The Duke and Duchess of Sussex made an impassioned speech on Saturday in their bid for global vaccine equity as they attended Global Citizen Live during their tour of New York City.
The couple joined forces to address the crowd, receiving a huge round of applause from the audience as they walked out on stage hand-in-hand.
"My wife and I believe that where you are born should not dictate your ability to survive. Especially when treatments exist to keep you safe," said Harry to the cheering crowds.
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"Look at us all here, 60,000 strong in New York City," Harry began, asking: "Are we prepared to do what's necessary to end this pandemic?"
Meghan then greeted the crowds: "It is so good to be back here with all of you."
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"Look, we know it feels like this pandemic has been going on forever. We get it, it’s a lot, and some people are just over it," Meghan shared.
"But if everyone’s over it, it is never going to be over. There is so much we can do today that can get us closer to ending this pandemic and that’s why we’re all here."
The pair attended the Global Citizen Live event
"We're able to be here tonight because the most brilliant scientists, researchers, frontline workers, and selfless public health leaders [that] have risked their lives to protect our global community," she continued.
"They are our humanitarian heroes."
Harry added: "Since this pandemic began we've been talking to experts about how we can do our part. This week we sat with independent global health leaders to further understand how we get closer to vaccine equity and ending this crisis.
"But we are battling more than a virus, this is a battle of misinformation, bureaucracy, lack of transparency, and lack of access. And above all, a human rights crisis."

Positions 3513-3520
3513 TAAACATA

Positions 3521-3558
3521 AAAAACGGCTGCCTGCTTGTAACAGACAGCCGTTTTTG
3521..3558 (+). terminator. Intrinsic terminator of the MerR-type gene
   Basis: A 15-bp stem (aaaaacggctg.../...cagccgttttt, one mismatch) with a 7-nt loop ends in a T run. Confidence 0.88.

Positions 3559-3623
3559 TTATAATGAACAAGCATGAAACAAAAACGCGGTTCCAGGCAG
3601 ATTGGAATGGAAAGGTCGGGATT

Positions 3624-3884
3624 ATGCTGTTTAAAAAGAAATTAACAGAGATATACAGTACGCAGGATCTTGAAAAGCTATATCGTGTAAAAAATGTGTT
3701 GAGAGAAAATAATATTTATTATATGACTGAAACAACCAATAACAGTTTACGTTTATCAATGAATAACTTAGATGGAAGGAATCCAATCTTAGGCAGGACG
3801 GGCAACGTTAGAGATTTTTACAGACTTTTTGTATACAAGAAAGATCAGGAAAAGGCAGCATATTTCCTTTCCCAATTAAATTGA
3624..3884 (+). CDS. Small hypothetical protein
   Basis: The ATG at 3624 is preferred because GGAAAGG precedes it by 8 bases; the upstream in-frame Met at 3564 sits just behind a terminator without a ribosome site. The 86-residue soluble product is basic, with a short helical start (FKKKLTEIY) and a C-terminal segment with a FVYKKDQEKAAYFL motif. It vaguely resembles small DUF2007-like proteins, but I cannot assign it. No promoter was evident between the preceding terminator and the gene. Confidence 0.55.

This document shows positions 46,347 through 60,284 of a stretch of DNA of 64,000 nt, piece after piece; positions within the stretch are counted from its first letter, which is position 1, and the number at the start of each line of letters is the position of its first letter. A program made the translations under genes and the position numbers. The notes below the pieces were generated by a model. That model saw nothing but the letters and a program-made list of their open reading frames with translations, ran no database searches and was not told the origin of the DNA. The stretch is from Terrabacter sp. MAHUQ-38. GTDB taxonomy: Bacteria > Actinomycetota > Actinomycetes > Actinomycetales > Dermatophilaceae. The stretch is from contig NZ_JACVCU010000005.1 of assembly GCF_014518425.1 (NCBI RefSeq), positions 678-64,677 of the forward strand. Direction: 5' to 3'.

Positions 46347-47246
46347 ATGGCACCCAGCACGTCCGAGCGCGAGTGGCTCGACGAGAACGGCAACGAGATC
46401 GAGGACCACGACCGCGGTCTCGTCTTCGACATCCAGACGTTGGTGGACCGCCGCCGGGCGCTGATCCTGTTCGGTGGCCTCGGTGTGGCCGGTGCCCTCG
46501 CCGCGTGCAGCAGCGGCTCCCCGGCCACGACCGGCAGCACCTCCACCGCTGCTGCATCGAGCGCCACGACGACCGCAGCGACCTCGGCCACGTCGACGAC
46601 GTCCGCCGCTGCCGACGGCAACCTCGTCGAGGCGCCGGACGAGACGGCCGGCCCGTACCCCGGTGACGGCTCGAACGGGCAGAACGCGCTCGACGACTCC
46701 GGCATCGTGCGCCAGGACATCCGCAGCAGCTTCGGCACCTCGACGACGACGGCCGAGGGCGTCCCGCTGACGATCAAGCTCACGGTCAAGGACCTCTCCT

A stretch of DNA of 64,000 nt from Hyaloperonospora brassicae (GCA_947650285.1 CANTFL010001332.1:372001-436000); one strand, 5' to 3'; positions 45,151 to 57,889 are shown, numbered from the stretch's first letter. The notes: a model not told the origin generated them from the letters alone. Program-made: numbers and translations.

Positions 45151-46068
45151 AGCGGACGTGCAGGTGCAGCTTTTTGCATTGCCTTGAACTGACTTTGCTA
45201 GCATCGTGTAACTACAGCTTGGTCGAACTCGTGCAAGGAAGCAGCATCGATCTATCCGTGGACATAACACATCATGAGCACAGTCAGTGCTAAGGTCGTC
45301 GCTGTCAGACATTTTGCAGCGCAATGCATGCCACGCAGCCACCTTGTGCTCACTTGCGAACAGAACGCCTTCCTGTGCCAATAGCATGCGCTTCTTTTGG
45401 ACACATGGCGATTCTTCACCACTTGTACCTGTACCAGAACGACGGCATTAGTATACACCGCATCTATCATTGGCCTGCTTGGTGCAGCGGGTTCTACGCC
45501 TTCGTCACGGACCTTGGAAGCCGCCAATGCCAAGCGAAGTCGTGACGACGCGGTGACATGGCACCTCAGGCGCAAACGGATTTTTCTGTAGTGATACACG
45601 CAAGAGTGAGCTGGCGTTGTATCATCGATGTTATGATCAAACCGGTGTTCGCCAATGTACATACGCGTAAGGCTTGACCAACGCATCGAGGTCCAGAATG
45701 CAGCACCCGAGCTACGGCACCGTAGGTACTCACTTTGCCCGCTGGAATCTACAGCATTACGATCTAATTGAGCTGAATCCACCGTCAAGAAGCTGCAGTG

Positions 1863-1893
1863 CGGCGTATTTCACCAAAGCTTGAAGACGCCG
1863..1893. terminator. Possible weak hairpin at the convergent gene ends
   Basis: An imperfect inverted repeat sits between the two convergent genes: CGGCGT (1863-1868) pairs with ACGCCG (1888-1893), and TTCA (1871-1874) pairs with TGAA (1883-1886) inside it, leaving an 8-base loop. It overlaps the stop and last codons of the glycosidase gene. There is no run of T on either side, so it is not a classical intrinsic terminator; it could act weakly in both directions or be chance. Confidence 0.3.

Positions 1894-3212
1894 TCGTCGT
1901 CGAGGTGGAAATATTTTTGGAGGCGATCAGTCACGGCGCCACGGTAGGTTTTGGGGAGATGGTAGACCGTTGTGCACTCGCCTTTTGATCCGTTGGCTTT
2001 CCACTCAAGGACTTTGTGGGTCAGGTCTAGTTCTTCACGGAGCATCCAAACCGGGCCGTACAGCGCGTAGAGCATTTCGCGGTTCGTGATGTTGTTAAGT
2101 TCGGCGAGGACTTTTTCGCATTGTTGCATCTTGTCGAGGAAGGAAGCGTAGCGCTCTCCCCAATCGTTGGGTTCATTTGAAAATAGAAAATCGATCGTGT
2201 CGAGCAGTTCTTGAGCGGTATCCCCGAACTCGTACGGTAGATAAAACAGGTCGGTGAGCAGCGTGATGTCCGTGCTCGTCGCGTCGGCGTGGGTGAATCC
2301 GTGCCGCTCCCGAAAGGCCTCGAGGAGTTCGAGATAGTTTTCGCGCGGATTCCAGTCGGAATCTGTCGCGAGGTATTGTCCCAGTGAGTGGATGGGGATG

They praised scientists and frontline workers
The pair went on to share that experts had told them this past week that many devleoping countries "have the means and ability and workers to start manufacturing" vaccines but that they are still waiting for "the vaccine intellectual property to be waived, and for technology to be transferred over".
"And many of these vaccines are publicly funded, they are your vaccines, you paid for them," shared Harry.
"Where does it leave us?" he concluded.
"My wife and I believe that where you are born should not dictate your ability to survive. Especially when treatments exist to keep you safe."
"Where you are born should not dictate your ability to survive," said Harry
The special event was held to urge world leaders from the G7 and European Union to adopt a vaccine equity policy to help end the COVID-19 pandemic.
The group is urging those leaders to share at least one billion doses of the vaccine to those most in need. It's also calling on them to waive vaccine intellectual property rights.
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They held hands as they appeared on stage
The event was streamed live and took place in various cities around the world including New York, London, and Sydney.
Harry and Meghan were co-chairs of Global Citizen’s VAX LIVE: The Concert to Reunite the World, which took place in May.
Harry made a solo appearance and spoke for three minutes about the importance of making vaccinations borderless.
Harry and Meghan were co-chairs of Global Citizen’s VAX LIVE in May
The royal couple have been vocal about making it easier to access the vaccine and urged people to support the Global Citizen COVAX campaign in honour of their son Archie's second birthday.
They also penned an open letter to the CEOs of five of the world’s leading COVID-19 vaccine manufacturers, calling on them to urgently share vaccines with the world’s poorest countries.
"The COVID-19 pandemic has exacerbated health, social, and economic inequality globally," they wrote. "The global vaccine rollout thus far further deepens these disparities, with the poorest and most marginalized populations most adversely impacted."
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